Thermaltake Ceres 300 TG ARGB Snow Review (Page 2 of 4)

Page 2 - Physical Look - Outside

There is something about white cases that make them so striking. Perhaps it is because they are less common. The Thermaltake Ceres 300 ARGB Snow also has an interesting pattern found on the front intake. There are many small circles placed all over the front intake in a semi-random pattern. The same pattern is found on the top intake as well. Another striking feature, or at least one that stands out, is the silver-looking handle at the bottom front. The Ceres 300 ARGB Snow also appears a bit wider than most cases due to the proportions. The large tempered glass side panel provides an excellent window to see into the internals of the system. Overall, the initial look at the Ceres 300 TG ARGB Snow is great.

When it comes to measurements for the Thermaltake Ceres 300 TG ARGB Snow we have 475mm in height, 245mm in width, and 463mm in depth. The height and depth are similar in size to many other mid-tower cases. However, the width is a bit larger and noticeably so. The case looks a little short and stout compared to the SilverStone Fara 512Z. The weight for the Ceres 300 TG ARGB Snow comes in at 7.8 kg. A lot of the Ceres 300 TG ARGB Snow's weight is the tempered side panel. The rest of the construction is light, but still feels like a solid case. It is not ridiculously heavy for its size, and it comes in quite a bit lighter than its larger cousin, the 10.5 kg Ceres 500 TG ARGB Snow.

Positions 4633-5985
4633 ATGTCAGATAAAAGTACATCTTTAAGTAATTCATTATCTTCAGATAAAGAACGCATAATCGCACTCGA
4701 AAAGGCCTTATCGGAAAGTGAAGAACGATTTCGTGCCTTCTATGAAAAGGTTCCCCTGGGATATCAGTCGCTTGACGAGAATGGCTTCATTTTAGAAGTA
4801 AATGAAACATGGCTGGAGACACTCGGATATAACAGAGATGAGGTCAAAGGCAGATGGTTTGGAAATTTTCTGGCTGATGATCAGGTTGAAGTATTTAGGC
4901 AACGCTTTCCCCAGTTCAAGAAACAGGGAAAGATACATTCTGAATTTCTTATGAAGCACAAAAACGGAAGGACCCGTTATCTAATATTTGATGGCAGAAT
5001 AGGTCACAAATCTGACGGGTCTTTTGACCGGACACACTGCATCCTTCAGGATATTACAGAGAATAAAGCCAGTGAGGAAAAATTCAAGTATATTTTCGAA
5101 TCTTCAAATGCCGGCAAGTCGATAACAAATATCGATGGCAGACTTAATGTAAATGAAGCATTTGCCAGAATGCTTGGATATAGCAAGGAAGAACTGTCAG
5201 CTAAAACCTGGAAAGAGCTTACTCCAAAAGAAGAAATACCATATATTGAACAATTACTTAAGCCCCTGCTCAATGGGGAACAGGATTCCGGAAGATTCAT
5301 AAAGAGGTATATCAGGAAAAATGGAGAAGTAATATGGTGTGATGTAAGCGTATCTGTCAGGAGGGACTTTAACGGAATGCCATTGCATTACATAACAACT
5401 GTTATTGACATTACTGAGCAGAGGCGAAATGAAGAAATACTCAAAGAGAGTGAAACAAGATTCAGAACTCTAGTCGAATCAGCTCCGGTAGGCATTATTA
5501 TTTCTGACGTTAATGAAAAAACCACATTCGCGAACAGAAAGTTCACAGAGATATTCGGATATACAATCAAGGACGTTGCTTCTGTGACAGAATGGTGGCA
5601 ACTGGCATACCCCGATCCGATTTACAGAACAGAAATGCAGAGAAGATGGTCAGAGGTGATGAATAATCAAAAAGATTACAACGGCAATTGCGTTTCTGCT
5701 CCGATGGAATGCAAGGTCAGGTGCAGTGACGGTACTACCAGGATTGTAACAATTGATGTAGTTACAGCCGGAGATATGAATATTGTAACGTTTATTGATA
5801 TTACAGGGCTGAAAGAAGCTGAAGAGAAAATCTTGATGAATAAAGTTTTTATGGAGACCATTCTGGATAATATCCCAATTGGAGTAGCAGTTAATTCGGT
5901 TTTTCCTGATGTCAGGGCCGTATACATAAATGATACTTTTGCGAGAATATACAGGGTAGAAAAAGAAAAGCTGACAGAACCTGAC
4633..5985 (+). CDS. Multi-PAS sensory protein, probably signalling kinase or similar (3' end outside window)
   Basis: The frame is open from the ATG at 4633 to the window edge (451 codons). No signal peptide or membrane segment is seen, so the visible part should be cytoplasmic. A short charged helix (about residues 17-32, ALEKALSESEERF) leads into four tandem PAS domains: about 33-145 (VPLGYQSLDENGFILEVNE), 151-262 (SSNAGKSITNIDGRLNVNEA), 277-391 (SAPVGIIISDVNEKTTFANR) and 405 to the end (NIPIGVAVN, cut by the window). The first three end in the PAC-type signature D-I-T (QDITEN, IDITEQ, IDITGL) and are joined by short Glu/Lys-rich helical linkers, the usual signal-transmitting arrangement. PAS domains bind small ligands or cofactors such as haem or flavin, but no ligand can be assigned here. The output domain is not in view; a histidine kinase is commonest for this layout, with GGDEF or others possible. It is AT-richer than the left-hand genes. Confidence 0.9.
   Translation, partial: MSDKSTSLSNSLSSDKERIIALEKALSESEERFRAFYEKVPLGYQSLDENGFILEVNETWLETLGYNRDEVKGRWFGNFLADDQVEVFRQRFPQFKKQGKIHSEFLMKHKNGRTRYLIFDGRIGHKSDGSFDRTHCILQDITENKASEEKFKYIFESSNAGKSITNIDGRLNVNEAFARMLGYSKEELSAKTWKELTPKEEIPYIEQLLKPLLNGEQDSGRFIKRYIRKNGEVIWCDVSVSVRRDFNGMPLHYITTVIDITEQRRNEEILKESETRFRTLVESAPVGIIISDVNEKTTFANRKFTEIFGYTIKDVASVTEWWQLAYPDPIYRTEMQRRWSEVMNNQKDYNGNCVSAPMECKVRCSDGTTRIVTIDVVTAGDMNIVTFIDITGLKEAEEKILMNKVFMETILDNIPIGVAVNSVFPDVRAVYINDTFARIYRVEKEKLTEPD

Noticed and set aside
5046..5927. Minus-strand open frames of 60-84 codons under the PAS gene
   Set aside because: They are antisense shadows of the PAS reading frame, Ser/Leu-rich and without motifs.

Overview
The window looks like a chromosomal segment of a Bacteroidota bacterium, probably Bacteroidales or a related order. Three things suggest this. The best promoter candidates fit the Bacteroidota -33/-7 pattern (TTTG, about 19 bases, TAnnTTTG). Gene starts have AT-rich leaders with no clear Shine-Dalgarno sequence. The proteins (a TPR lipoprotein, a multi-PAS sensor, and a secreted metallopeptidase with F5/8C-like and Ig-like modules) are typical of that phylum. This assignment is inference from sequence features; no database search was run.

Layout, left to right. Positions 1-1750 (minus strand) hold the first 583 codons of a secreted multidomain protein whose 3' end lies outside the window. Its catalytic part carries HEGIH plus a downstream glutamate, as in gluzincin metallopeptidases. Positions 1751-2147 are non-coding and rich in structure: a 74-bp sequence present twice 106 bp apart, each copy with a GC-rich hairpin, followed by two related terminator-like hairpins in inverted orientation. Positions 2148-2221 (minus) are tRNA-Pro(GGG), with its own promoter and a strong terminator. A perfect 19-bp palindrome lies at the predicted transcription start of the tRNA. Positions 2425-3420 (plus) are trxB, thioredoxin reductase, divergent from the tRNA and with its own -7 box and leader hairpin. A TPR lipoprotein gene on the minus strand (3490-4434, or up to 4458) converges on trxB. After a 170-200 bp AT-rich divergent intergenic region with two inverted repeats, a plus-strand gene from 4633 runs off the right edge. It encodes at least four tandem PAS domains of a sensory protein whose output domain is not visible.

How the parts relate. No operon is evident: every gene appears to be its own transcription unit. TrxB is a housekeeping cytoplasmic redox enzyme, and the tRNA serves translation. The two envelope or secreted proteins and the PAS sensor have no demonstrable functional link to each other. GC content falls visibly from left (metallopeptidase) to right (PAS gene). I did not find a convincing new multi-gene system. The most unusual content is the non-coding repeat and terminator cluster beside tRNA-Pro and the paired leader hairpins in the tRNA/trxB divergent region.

Unlike the Thermaltake Ceres 500 TG ARGB Snow, the Ceres 300 TG ARGB Snow has its front I/O on the top of the case. From left to right, we have a small reset button, indicated by the “R” found on the front. Next to the reset button are the classic 3.5mm audio connectors for your headphones and mic, respectively. Two USB 3.2 Type-A ports are available to use as well as a USB Type-C connection. The big button all the way to the right is the power button. The I/O is pretty standard, providing what is needed to be accessed from the front. There is a dust filter on top of the case here as well. There are a few magnets around the frame of the filter to keep it in place. They are adequate to keep the filter from moving if you ever place something on the case or move the case around. In my opinion, the filter itself is well-constructed with plastic throughout to keep the theme from the front consistent.

The back of the Thermaltake Ceres 300 TG ARGB does not look like much. The white color scheme is continued all throughout with a solid steel side panel. Seven expansion slots are found on the back, locked in with a simple thumbscrew. When the thumbscrew is removed, the expansion slot covers can be removed. Below the expansion slots is the PSU cutout, while above we find a 140mm fan to exhaust air to the back and the motherboard I/O cutout. A small unique feature of the Ceres TG 300 ARGB Snow is found on the tempered glass panel side. Right next to the PSU cutout are two thumbscrews placed almost right next to each other. This is a small panel that can be removed, which would reveal the power supply. The other panel of the basement area can also be removed to install a separately bought LCD panel. This display is able to be programmed to display all sorts of art or temperature readings.

The Thermaltake Ceres 300 TG ARGB Snow has a large dust filter on the bottom of the case to keep the power supply free from dust. This dust filter can be easily removed for it to be cleaned and it has a proper frame to keep it firm. Otherwise, the bottom has four large feet which lift the Ceres 300 TG up enough from the ground to make room for air to be pulled in. The feet lift the case up about 2cm from the ground. Beyond that, there is not much more to be seen at the bottom of the case.

Page Index
1. Introduction, Packaging, Specifications
2. Physical Look - Outside
3. Physical Look - Inside
4. Installation and Conclusion